Residential Manager
5 Yearsyrs
Intake Coordinator Social Worker Program Supervisor
Residential Program Manager
5 Yearsyrs
Medical Social Worker Ambulatory Care Coordinator Utilization Review Nurse
Utilities Manager
9 Yearsyrs
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Do you work as an Intake Counselor?

Intake Counselor Demographics

Gender

Female

75.4%

Male

22.1%

Unknown

2.5%
Ethnicity

White

60.3%

Hispanic or Latino

16.0%

Black or African American

12.6%

Asian

7.8%

Unknown

3.4%
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Foreign Languages Spoken

Spanish

65.5%

French

12.1%

Italian

5.2%

Chinese

3.4%

Russian

3.4%

Swedish

1.7%

Portuguese

1.7%

Filipino

1.7%

German

1.7%

Mandarin

1.7%

Armenian

1.7%
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Intake Counselor Education

Schools

Liberty University

8.7%

Grand Canyon University

8.7%

Capella University

8.1%

Prairie View A & M University

6.7%

Walden University

6.7%

University of Phoenix

6.7%

Louisiana Tech University

6.0%

Webster University

4.7%

Columbia University

4.7%

Arizona State University

4.0%

University of Southern California

4.0%

Chicago School of Professional Psychology

4.0%

Troy University

3.4%

University of South Florida

3.4%

University of Nevada - Las Vegas

3.4%

San Francisco State University

3.4%

University of Texas at Arlington

3.4%

Pennsylvania State University

3.4%

Case Western Reserve University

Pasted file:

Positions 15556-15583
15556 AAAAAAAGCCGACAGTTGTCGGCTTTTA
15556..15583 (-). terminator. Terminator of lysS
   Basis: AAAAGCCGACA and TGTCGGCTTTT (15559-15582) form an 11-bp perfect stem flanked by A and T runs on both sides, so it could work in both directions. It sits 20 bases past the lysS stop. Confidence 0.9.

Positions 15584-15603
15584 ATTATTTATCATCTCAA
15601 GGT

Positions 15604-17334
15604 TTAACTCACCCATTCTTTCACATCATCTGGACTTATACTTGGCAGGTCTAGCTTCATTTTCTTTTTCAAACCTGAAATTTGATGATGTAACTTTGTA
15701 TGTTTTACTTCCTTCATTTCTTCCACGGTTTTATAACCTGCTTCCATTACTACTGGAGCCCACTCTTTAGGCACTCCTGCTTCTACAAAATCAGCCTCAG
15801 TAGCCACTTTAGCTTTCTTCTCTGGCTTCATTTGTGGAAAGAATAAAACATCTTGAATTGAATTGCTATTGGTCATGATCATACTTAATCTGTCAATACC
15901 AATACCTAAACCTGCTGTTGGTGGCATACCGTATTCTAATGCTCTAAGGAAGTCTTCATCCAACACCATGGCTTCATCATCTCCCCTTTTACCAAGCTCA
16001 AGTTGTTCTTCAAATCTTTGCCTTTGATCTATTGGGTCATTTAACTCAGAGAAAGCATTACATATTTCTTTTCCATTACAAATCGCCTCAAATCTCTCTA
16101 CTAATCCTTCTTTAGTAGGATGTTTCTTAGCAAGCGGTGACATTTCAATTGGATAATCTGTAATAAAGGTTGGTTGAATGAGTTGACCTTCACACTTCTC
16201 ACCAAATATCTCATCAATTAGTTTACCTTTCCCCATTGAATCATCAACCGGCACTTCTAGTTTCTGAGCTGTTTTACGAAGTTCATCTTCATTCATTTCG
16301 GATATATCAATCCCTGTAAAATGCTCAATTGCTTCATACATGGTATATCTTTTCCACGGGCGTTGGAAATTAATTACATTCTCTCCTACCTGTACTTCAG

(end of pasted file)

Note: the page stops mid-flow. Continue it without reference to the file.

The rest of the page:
3.4%

University of Kansas

3.4%
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Majors

Social Work

18.6%

Psychology

13.2%

School Counseling

12.0%

Mental Health Counseling

9.8%

Counseling Psychology

8.8%

Criminal Justice

5.3%

Business

5.0%

Clinical Psychology

3.8%

Human Services

3.8%

Education

3.0%

Family Therapy

3.0%

Sociology

2.4%

Rehabilitation Science

2.3%

Health Care Administration

1.8%

Law

1.7%

Theology

1.2%

Human Development

1.2%

Nursing

1.1%

Liberal Arts

1.1%

Management

1.1%
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Degrees

Masters

50.2%

Bachelors

24.5%

Other

10.9%

Doctorate

5.5%

Associate

4.7%

Certificate

3.6%

Diploma

0.4%

License

0.1%
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Real Intake Counselor Salaries

Job Title Company Location Start Date Salary
Intake Counselor Fountain of Hope Center Inc. Shreveport, LA Jun 01, 2010 $41,740
Intake Counselor Fountain of Hope Center, Inc. Shreveport, LA Jun 01, 2010 $41,740
Intake Counselor Red River Hospital, LLC Wichita Falls, TX Sep 12, 2014 $41,725
Clinical Intake Counselor Carrillo Counseling Services Santa Barbara, CA Aug 31, 2015 $35,256

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Top Skills for An Intake Counselor

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  1. Intake Assessments
  2. Referrals
  3. Crisis Intervention
You can check out examples of real life uses of top skills on resumes here:
  • Performed Intake assessments, data entry, provided referrals and counseling to diverse population with serious and non serious mental illness.
  • Provided inter-agency and/or outer-agency referrals to assist clients returning to the community from incarceration.
  • Provided intake and assessment services for on-campus center delivering crisis intervention and counseling to students.
  • Identify cases of domestic abuse or other family problems and encourage residents to seek additional assistance from mental health professionals.
  • Facilitated and taught evening classes on chemical education and substance abuse awareness.

How Would You Rate Working As an Intake Counselor?

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Top Intake Counselor Employers

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Jobs From Top Intake Counselor Employers

Intake Counselor Videos

Mental Health Counselor, Career Video from drkit.org

Ethical Dilemma" ESU Assignment"

career counseling session